It's back to school, and parents of children just starting school are anxiously wanting to know what their children's days are like. So are parents of older children! I think it's a fairly universal truth that it is hard work to find out what they have actually done all day. If you do manage to extract something more than a "nothing" or an "I can't remember", there can still be obstacles. Here is a fairly typical conversation I had with my daughter when I picked her up the other day:
Her: "They said I was ok mummy"
Me: "Who said you were ok?"
Her: "The lady in the office."
Me: "Why were you in the office?"
Her: "Bailey took me."
Me: "Why did Bailey take you?"
Her: "Because you take someone with you when you go to the office."
Me: "But WHY WERE YOU THERE?!?"
Eventually it transpired that she had had a sore throat, but that the "lady in the office" had decided it was mild enough to wait till home time.
A parent's impression of their child's school day can be rather nebulous, and so I thought I would share a few techniques I've developed to get a bit of a firmer idea of what their school day is like.
1. Ask the right questions
I can't emphasise this one enough. If you ask a completely open question like "How was your day?" or "what did you do today?" you are opening yourself up to "fine" and "I can't remember." Most children, and some adults too, draw a blank when they are asked such a broad question. They can probably only conjure up what they did in the last couple of minutes, and that's only with a fairly attentive child. You should only expect answers that are as good as your questions.
2. Be specific
Here are some examples of more closed questions that may get you a better answer:
Who did you sit next to at lunch today?
What game did you play at playtime?
Who makes you laugh in your class?
What was your favourite part of today? (a bit open, but sometimes works)
Is there anyone you don't like to play with?
What book did your teacher read to you today?
If you're lucky, this will be an opener for a conversation that will end up providing you with a lot more detail. Your child is more likely to remember and recount events when it's part of a natural conversation.
3. Ask about what they are interested in
For a lot of children, this is often playtime! Asking about what spellings they worked on and what they learnt in maths might not be the most scintillating conversation for your child, and they may not make much effort to remember. This may be what you want to find out, but if there is something specific about their learning you want to know, I recommend asking the teacher. So ask about the games they played, who they like to sit next to, who brought the tastiest snack, and who is the cheekiest child. You'll end up learning a lot about their social groups, and how well they are fitting in.
4. Do your research
If you do want to know a bit more about what is happening in the classroom, then do a little research on the subject. Find out about the class's timetable, what themes or activities your children are working on, and which teachers they are working with. Hopefully the school will have already provided you with a lot of this information, but if not, it doesn't hurt to ask. Then think of specific questions related to it, eg "Did you start your nature picture in art today?" or "which instrument did you play in music?"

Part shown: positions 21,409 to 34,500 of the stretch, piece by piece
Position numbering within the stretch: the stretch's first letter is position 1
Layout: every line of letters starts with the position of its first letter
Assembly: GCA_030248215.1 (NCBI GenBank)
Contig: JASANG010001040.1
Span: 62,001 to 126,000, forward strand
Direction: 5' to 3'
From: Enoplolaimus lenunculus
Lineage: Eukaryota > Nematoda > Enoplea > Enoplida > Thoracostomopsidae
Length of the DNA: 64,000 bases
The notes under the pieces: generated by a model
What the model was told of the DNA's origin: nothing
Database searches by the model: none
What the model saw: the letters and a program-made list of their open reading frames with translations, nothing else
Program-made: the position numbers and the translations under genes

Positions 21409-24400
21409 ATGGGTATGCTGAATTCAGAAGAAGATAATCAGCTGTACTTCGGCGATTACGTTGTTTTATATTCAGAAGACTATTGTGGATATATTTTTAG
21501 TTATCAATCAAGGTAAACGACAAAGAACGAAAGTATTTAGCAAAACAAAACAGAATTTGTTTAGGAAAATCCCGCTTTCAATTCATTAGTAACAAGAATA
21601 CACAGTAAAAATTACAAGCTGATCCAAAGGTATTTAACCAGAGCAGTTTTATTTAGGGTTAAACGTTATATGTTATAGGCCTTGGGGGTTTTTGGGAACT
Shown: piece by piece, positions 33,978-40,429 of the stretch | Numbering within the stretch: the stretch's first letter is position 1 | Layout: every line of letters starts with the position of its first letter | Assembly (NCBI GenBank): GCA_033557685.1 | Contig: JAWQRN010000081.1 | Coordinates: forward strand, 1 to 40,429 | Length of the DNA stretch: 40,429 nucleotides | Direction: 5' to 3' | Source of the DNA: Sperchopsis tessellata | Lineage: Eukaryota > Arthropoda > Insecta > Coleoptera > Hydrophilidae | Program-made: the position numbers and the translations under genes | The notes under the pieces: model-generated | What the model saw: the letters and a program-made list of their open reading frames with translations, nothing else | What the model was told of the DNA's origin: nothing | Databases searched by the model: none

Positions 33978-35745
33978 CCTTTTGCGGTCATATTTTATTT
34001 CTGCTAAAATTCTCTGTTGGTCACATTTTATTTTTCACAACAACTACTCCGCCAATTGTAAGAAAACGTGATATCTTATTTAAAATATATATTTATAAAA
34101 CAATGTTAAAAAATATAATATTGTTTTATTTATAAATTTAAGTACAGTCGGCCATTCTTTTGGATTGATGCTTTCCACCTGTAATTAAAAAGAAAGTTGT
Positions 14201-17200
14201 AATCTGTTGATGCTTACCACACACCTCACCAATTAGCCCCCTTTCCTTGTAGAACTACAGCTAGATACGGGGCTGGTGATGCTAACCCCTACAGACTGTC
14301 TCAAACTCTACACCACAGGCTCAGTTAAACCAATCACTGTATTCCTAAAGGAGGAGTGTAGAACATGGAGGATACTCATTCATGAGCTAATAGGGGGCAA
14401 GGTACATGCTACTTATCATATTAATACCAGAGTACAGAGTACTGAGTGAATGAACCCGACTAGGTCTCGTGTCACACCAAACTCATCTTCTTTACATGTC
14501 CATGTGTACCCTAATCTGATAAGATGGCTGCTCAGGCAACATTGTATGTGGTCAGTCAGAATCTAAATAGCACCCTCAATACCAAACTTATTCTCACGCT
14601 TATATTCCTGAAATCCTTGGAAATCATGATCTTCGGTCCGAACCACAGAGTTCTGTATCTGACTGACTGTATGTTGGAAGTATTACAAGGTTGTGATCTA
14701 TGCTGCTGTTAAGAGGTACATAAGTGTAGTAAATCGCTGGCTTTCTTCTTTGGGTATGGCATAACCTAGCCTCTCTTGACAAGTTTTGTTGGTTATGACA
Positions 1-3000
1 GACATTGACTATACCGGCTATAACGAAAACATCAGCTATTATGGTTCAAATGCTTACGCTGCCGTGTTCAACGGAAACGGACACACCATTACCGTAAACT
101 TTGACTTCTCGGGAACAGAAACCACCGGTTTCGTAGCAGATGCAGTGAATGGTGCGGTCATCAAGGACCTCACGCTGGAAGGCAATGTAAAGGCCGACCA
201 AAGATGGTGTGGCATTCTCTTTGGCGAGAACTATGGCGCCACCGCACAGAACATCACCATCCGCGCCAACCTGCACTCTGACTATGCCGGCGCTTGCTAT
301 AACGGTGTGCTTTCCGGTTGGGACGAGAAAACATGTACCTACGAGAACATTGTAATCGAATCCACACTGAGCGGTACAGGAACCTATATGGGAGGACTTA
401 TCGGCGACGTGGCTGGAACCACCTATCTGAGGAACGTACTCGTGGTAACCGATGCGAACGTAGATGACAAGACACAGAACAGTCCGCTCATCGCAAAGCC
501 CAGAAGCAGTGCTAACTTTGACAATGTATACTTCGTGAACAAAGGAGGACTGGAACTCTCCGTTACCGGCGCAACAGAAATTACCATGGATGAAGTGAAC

5. If you can, volunteer
This is a great way to have an insider's view of your child's school day and to put names to faces. Plus your children will love having you come into the class - it makes them feel very special. Even if you can't do this regularly, see if you can offer to help on any one-off school or class events.
6. Be prepared for the conversations that come at awkward times
Children have incredible timing. It will be just when you are rushing to get them out the door, or when they have got to bed really late that they come out with something like: "N told me I was mean" or "N made fun of me". These are the moments when your children are needing your guidance and reassurance, but why couldn't they have bloody told you at 4pm when you had nowhere to be and you had just asked them how their day had been?!? You can't control when these issues will pop into your child's mind, and I feel it's really important to deal with them when they arise. You can't recreate these moments at a more convenient time, because their attention will likely have moved on to something else, and the message you wanted to give will be lost.
7. Don't believe everything you hear
I heard a teacher once say "if you take what your children tell you about me with a pinch of salt, I'll take what they say about you with one!" Even the most truthful, honest and intelligent children misinterpret words and actions sometimes. So before you are incensed and ready to give a teacher/other child a piece of your mind over something your child has told you, just breathe and get your facts straight first! It might all be a misunderstanding.
Even with all this effort on your part, you are still likely to get your fair share of "can't remember" and "nothing". The fact is you are never going to know everything about your child's day. Children begin their independent life when they start school, albeit in a very limited and controlled way. They are making their own friends, taking on new responsibilities, and having a life separate from you. This means you should accept that you just can't know everything they are doing. The best you can hope for is to create as many opportunities for natural conversation, and be available when they do want to talk. Try not to get frustrated that they can't remember the details you would like to know. I know that at the end of a long day when my husband asks me how my day has been, my mind draws a blank and I find myself saying "Fine..."
This article first appeared on Isabelle's blog perplexedparent.com
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